Since the mid-1970s, gold prices have increased in periods when investors were concerned about future inflation.

Currently, gold prices are near highs comparable to January 1980, when concerns about stagflation were prevalent, and to August 2011, during widespread concerns about the impacts of quantitative easing.

A new paper by Claude Erb, a retired managing director at TCW Group Inc., Campbell Harvey, a finance professor at Duke University, and Tadas Viskanta, director of investor education at Ritholtz Wealth Management LLC, argues that the real price of gold today is expensive and that the historical evidence shows that gold is an unreliable inflation hedge.

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From January 1980 to the beginning of 1985, inflation averaged 6.3 per cent per year, while the nominal price of gold fell 55 per cent and the real, inflation-adjusted price of gold fell 65 per cent, noted the paper. And from August 2011 to August 2016, inflation averaged 1.2 per cent per year and the nominal price of gold fell about 28 per cent, while the real price of gold fell about 33 per cent.

“Currently, some are concerned that the fiscal and monetary policies implemented in the U.S. to counter the economic impact of the COVID-19 pandemic will be inflationary,” the paper said. “If gold did not reward inflation fear in 1980 and 2011, why should it reward inflation fear now?”

The real price of gold has fluctuated since the beginning of gold futures trading in 1975, noted the paper, and real gold prices may matter for those who want to view gold as an inflation hedge. But exchange-traded funds have led to a “massive passive” wave of gold ownership, which may introduce a period “irrational exuberance.” Particularly, the rise of gold ETFs could potentially lead to higher peaks and lower troughs for the real price of gold relative to the past.

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Based on historical data, the real price of gold has been a more important driver of future nominal and real gold returns than the realized rate of inflation, said the paper. Further, it noted gold is too volatile to be a reliable hedge. The gold price volatility is about the same as the S&P 500, whereas inflation volatility is more than 10-times lower.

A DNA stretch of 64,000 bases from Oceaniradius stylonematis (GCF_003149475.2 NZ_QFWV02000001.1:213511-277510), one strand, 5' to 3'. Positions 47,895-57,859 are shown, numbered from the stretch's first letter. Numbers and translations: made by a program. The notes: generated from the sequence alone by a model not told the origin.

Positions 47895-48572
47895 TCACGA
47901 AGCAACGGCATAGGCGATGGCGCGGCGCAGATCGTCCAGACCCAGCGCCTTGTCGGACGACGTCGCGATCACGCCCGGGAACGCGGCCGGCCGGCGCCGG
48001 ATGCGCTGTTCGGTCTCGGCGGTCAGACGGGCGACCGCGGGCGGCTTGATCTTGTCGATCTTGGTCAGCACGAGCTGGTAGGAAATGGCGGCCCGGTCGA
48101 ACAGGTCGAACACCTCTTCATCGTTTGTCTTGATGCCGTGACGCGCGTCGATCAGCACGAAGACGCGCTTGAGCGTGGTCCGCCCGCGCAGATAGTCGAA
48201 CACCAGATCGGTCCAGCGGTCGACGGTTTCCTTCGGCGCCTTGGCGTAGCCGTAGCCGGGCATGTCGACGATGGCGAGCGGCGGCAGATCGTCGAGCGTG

With peaking gold prices, the paper examined when the expected real price of gold will fall. “For those who want to believe that gold is a bond, the expected real price of gold will fall when, and if, real interest rates rise,” it said. “For those who are intrigued by the influence of ‘massive passives,’ the fall will occur when, and if, the gold holdings of ‘massive passive’ gold investors fall.”

The paper also acknowledged that, while in the past the price of gold hasn’t been an accurate predictor of future inflation, now may be different. “Perhaps this time is different and one economic legacy of the COVID-19 will be a decade of high inflation. Just as in 1980 and 2011, an expectation of high future inflation is already built into the price of gold. What happens to the price of gold over the next decade will largely be determined by what happens to the real price of gold.”

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